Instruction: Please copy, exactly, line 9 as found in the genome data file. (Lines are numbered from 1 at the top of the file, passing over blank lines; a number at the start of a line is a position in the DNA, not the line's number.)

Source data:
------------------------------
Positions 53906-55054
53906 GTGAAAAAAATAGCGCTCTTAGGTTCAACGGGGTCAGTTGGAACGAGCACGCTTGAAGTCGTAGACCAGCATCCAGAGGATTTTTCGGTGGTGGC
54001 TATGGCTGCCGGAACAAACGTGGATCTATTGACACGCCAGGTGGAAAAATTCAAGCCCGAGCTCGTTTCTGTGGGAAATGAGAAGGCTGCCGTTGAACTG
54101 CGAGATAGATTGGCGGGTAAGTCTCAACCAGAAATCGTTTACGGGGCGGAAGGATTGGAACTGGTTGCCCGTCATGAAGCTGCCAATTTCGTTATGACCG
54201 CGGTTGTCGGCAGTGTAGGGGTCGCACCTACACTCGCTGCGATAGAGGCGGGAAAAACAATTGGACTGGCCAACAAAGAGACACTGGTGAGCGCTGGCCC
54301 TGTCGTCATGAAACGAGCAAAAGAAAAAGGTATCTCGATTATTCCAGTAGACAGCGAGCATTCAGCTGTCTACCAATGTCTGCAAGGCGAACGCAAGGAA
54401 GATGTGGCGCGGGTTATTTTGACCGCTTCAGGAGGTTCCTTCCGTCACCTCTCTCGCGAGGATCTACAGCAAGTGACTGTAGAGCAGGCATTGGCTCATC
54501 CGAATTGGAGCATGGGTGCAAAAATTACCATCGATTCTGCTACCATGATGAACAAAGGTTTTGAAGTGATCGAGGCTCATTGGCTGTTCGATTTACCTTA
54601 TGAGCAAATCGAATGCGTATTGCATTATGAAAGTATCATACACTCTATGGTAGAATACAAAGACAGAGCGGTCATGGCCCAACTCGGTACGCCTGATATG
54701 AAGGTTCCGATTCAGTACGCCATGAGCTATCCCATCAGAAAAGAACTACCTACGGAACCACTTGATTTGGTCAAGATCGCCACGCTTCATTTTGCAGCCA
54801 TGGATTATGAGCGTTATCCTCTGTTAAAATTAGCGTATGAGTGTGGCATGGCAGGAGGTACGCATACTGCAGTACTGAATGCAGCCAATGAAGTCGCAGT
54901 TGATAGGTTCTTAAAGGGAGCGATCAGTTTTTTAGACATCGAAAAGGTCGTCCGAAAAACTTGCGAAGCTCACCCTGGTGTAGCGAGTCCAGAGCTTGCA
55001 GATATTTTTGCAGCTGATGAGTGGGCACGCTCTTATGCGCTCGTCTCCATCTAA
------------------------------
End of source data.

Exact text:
54601 TGAGCAAATCGAATGCGTATTGCATTATGAAAGTATCATACACTCTATGGTAGAATACAAAGACAGAGCGGTCATGGCCCAACTCGGTACGCCTGATATG